Eleven Indians have made to the Forbes Midas List of 2015, which ranks the top 100 venture capitalists in tech companies around the globe.
But these aren’t exactly Indian investors. Instead, all of them—top executives at American venture capital (VC) funds—are actually persons of Indian origins. Forbes magazine has ranked these investors on the basis of the value of their investments.
And despite the recent valuation blitzkrieg among startups, no venture capitalists in India made it to the list.
“It is not that we lack good venture capitalists in India, we have some great ones,” Ravi Gururaj, chairman of the Nasscom product council, told Quartz. “What we lack is ventures which have garnered global visibility and branding like Twitter or Facebook or WhatsApp.” India’s National Association of Software and Services Companies is a trade association representing the Indian software industry.
Only a couple of Indian companies are estimated to be worth more than a $1 billion, including online retailers Flipkart and Snapdeal, which are reportedly valued at $11 billion and $5 billion, respectively.
Here are the 11 Indian-American venture capitalists who made it to the list:
An advisory partner with Greylock Partners, a Silicon Valley venture fund which manages about $2.1 billion of investments, Bhusri has worked in the enterprise software industry for more than 20 years. Bhusri—also CEO of Workday, a cloud enterprise software firm—holds an MBA degree from Stanford Business School, and has been a regular on the Midas list since 2011. His biggest investments for Greylock include PolyServe, a software storage firm, which was acquired by Hewlett Packard in 2007. He lives in a $6.7 million (Rs42.1 crore) sea-view villa in San Francisco, with his family.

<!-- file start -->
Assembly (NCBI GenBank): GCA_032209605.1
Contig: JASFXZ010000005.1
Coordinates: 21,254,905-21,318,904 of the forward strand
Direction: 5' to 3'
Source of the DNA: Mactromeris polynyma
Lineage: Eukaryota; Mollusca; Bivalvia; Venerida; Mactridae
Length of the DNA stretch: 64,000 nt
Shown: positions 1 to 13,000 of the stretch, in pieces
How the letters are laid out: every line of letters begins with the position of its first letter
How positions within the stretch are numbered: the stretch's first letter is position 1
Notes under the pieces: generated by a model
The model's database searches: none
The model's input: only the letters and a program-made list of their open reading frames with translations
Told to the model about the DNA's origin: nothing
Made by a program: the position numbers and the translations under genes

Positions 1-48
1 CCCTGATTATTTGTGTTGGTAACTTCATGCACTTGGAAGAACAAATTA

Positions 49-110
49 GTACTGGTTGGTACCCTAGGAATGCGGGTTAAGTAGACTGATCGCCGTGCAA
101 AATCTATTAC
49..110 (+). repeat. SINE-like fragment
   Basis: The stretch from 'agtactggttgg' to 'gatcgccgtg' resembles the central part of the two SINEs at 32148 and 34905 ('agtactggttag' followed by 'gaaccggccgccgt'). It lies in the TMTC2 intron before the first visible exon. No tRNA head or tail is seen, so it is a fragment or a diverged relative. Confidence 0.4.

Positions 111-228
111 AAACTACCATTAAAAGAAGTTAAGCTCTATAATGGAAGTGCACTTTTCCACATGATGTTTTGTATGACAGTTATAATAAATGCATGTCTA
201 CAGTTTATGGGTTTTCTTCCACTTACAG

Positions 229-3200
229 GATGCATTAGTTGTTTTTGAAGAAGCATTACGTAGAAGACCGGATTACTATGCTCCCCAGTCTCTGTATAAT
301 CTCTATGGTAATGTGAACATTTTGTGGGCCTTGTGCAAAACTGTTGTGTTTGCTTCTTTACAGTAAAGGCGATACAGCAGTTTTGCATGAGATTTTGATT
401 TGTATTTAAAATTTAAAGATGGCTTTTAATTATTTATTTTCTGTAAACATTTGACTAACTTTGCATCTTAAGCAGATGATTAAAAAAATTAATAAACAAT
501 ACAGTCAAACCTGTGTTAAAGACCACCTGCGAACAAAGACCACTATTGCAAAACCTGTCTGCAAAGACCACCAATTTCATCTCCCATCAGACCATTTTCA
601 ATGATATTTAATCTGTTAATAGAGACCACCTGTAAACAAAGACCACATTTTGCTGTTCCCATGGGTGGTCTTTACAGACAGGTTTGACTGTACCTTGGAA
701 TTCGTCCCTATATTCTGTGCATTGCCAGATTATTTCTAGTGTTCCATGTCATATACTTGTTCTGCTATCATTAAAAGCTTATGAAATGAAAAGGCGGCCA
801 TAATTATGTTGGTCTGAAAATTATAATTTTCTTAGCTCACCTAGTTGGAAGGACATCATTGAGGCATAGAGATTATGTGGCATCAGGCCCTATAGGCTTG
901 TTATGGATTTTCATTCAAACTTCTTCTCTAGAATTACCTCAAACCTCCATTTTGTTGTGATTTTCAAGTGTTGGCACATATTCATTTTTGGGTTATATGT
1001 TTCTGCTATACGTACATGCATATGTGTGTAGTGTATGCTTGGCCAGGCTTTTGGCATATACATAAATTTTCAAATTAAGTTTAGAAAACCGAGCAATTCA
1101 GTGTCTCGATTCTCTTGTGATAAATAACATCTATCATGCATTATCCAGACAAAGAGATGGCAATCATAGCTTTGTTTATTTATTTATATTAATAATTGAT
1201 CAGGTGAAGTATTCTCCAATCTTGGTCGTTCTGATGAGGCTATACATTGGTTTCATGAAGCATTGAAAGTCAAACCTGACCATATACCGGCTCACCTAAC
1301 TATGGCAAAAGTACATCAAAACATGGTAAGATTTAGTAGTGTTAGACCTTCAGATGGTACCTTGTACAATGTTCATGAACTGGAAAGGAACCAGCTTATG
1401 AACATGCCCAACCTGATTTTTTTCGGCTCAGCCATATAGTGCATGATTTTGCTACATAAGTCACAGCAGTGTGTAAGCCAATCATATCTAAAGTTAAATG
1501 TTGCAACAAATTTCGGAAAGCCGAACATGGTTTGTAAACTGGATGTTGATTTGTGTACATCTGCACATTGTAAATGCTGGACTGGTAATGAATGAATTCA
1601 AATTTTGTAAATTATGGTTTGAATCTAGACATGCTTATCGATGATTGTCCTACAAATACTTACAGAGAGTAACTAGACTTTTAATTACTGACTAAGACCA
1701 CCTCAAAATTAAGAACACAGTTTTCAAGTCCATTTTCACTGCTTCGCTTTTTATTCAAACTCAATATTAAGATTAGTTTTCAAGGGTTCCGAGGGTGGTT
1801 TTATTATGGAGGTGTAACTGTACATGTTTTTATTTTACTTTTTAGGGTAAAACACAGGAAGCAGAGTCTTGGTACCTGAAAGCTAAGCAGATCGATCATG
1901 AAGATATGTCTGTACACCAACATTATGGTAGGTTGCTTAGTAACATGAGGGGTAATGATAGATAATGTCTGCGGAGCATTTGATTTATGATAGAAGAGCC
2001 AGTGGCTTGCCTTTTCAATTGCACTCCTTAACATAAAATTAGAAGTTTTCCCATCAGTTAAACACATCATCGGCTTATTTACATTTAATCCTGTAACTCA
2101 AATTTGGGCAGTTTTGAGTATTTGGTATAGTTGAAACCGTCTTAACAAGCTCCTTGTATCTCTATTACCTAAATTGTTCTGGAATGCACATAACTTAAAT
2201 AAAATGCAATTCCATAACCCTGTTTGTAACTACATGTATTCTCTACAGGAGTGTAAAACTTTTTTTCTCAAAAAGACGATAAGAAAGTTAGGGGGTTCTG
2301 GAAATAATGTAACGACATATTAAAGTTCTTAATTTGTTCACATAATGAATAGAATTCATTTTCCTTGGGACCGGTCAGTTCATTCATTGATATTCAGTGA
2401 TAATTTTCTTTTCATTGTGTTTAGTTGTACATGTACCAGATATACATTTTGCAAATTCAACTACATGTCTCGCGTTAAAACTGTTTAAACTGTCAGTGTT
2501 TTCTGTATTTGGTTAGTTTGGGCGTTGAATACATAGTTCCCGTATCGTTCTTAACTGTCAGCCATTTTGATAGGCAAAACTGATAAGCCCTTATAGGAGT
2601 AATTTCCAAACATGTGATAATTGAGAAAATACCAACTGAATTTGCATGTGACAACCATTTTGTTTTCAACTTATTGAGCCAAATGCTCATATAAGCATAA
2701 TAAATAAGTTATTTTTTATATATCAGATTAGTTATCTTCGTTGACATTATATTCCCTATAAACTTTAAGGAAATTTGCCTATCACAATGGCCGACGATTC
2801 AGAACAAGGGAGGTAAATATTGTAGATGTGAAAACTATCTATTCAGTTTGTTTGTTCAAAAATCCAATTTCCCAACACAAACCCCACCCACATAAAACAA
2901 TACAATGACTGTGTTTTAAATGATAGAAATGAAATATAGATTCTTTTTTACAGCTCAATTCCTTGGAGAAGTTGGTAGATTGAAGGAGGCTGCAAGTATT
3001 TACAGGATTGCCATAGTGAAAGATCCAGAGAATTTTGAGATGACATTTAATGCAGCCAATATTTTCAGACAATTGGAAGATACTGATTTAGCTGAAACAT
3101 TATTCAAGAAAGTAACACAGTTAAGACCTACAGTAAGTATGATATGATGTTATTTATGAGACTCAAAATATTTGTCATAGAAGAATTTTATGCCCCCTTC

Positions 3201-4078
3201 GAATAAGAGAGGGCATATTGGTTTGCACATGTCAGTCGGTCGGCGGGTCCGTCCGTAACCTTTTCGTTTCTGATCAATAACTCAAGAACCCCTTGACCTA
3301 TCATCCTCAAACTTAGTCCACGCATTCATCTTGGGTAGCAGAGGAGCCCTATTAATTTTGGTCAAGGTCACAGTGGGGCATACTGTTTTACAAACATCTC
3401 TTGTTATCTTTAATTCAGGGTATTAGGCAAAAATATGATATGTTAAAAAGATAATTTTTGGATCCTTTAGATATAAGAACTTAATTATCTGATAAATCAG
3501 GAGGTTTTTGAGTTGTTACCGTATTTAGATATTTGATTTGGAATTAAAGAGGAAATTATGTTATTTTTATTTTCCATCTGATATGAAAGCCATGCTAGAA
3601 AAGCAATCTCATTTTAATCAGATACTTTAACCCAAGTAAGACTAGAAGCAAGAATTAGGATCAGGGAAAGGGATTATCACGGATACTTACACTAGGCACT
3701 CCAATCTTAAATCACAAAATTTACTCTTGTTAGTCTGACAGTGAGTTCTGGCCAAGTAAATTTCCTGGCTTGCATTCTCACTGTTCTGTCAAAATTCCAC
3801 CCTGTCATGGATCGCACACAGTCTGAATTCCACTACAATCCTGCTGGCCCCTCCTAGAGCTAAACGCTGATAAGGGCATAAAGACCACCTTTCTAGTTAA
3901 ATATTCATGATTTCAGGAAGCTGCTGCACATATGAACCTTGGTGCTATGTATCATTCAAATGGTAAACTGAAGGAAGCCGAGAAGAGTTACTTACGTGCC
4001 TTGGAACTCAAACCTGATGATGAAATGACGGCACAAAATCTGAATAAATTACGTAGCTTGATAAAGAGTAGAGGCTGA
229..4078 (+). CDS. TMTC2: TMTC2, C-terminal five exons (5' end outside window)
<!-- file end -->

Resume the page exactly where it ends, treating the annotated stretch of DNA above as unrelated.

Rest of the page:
Deshpande is a managing director with Bain Capital Ventures in Palo Alto. He focuses on infrastructure software and open-source technology. The 46-year-old science graduate from Stanford was at number 67 in the Midas list last year. In 2014, Deshpande had two big exits—Dropcam, which was sold to Google; and LendingClub, which went for an initial public offering. Before joining Bain, he was with Bay Partners, a venture capital firm, where he invested approximately $85 million (Rs534 crore) in 20 companies.